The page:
Damming the river, which flows through seven provinces and whose valley is home to more than one-third of China's 1.2 billion people, will also enable its waters to be channeled via a network of four pipelines to drought-ridden areas farther north, government officials say.
``No water resource project will ever surpass the scale of this one,'' says Cheng Daan, a construction official, standing on Zhongbai Island and sweeping his hand across what will be the giant spillway of the 1 1/4-mile-wide wall of concrete and steel. ``The building of Three Gorges will reinvigorate the whole of China. After completion of Three Gorges, the Yangtze will become the golden waterway.''
Chinese officials insist they can handle - and pay for - the huge human cost. Government officials say the 175-meter-high dam will create a 370-mile-long lake, flood 100,000 hectares of prime farmland, and force one of the world's largest and most controversial transmigrations ever.
Resettlement compensation, accounting for more than one-third of the dam's cost, will be a funding bonanza for many local governments. Only a part of it will go for direct compensation to the people. The remainder will be used for infrastructure and new factories for new communities of the resettled, thus raising fears of corruption.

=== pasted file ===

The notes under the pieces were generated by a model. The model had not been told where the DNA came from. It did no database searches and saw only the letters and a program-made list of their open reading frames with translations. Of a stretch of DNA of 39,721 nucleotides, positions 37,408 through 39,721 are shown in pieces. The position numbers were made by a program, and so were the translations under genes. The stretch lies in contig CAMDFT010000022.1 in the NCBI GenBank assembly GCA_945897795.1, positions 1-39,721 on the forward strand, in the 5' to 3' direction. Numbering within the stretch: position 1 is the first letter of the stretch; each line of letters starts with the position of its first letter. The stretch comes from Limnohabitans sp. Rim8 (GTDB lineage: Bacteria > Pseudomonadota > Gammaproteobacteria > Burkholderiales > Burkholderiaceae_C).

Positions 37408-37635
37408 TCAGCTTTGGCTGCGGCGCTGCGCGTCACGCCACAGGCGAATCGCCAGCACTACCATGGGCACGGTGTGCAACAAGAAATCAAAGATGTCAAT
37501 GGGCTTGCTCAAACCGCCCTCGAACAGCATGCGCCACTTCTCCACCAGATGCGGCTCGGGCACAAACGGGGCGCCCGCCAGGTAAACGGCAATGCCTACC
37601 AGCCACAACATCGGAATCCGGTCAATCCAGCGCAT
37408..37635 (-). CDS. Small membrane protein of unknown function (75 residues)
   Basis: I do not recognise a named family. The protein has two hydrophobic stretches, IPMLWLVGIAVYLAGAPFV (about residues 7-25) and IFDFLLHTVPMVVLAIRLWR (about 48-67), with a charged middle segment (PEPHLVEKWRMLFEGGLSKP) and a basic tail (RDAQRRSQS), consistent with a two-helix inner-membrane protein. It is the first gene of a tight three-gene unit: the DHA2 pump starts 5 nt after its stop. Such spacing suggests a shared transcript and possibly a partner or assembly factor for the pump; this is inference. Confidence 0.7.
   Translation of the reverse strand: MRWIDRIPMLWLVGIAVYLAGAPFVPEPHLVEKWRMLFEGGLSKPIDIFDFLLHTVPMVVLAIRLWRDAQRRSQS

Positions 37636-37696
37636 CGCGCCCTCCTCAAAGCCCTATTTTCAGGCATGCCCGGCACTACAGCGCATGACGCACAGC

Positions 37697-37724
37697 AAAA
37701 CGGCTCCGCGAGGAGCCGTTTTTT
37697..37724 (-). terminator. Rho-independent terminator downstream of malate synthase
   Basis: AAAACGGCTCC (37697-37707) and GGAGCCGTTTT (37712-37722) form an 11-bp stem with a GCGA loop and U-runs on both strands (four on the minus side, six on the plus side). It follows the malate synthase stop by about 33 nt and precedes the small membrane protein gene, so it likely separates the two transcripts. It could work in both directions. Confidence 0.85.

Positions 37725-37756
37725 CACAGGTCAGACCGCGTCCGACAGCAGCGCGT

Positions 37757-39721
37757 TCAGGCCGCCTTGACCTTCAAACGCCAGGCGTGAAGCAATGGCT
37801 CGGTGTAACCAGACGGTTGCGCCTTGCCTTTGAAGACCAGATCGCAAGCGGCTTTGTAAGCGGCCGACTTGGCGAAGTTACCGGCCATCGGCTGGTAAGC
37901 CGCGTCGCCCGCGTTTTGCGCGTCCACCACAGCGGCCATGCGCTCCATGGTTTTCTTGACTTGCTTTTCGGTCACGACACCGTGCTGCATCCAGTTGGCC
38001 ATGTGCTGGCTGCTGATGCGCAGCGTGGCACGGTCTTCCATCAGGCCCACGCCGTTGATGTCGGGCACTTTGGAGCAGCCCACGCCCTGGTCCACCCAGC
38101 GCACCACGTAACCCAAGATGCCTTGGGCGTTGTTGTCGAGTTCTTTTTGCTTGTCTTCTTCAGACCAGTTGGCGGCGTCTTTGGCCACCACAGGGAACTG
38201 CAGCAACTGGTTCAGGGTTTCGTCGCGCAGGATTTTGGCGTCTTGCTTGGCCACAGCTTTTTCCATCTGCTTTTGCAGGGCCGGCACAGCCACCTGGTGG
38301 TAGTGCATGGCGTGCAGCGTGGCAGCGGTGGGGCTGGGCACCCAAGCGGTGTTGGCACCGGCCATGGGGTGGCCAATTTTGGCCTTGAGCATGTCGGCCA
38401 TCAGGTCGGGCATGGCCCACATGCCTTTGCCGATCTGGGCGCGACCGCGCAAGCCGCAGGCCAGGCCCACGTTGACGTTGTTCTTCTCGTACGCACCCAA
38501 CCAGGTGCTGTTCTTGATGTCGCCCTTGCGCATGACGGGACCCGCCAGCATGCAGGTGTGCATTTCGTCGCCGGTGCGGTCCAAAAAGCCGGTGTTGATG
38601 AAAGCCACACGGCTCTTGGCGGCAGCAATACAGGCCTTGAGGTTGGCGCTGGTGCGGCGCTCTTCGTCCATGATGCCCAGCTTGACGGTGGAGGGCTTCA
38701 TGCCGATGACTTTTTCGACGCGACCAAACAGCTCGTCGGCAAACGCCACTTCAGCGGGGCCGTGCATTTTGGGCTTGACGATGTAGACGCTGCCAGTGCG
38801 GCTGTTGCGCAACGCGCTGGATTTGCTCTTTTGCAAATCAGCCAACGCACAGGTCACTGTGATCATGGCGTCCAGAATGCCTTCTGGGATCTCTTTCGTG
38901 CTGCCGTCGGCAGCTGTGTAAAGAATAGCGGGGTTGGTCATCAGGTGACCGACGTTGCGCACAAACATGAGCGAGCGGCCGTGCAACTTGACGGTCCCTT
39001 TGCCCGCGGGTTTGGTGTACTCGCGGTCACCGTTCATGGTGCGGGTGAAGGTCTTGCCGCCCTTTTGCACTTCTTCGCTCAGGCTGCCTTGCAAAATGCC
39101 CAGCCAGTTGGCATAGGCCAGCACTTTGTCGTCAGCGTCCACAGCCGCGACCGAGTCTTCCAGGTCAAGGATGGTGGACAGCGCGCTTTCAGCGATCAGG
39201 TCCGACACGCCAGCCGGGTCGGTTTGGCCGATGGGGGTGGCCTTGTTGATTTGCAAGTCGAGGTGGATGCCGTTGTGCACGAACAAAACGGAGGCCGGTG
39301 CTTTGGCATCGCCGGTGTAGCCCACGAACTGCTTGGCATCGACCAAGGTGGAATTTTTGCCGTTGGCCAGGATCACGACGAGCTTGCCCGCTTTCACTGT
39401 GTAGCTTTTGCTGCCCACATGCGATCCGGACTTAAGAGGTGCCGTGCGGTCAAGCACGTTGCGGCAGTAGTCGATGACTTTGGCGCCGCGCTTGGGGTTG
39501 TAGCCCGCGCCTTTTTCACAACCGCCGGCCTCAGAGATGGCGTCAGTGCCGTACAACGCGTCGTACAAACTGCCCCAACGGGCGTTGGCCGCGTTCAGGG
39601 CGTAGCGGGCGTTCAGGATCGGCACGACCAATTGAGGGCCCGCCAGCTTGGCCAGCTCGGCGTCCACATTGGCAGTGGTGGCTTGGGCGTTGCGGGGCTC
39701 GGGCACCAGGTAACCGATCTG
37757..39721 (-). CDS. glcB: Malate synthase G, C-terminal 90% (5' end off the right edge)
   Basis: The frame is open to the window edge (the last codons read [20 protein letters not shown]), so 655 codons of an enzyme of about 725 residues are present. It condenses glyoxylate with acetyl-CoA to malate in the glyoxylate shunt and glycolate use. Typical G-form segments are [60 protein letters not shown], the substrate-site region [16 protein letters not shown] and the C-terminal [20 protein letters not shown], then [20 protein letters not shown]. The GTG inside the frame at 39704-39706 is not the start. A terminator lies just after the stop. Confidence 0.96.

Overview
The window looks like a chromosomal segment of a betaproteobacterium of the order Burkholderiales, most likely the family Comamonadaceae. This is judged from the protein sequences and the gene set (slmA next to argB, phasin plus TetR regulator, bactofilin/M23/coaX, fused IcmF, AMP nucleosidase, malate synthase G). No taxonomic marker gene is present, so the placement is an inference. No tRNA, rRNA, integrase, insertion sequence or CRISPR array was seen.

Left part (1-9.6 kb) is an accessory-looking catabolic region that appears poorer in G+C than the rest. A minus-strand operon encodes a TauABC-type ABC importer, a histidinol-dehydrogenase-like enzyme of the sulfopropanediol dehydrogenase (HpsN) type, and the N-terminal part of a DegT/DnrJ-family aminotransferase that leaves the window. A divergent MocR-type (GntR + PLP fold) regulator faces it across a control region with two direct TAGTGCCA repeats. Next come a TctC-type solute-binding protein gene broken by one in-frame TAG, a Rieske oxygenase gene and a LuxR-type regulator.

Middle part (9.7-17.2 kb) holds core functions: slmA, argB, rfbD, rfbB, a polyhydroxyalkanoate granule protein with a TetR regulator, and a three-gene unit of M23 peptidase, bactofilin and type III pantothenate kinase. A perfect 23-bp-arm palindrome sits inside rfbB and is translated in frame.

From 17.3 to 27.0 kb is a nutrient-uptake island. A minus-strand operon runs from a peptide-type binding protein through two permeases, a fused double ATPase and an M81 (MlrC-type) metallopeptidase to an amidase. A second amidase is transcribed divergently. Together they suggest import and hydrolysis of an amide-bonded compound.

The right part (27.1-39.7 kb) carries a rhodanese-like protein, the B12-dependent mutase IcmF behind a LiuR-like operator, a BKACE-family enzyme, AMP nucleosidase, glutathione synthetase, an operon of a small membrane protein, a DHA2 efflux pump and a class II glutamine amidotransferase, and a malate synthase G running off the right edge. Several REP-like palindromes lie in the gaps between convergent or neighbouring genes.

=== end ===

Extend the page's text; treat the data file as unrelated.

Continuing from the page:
``The success or failure of the Three Gorges project depends on resettling the people,'' Mr. Li was quoted as saying by the official New China News Agency recently.
The critics aren't convinced
Opponents of the dam both in China and abroad say it is an environmental and human atrocity. The project threatens to destroy commercial fish stocks and the livelihoods of fishermen along its banks, deprive the flood plain of necessary silt and water, and submerge some of the most fertile land in China. There are an estimated 75 million farmers and fishermen living along the Yangtze.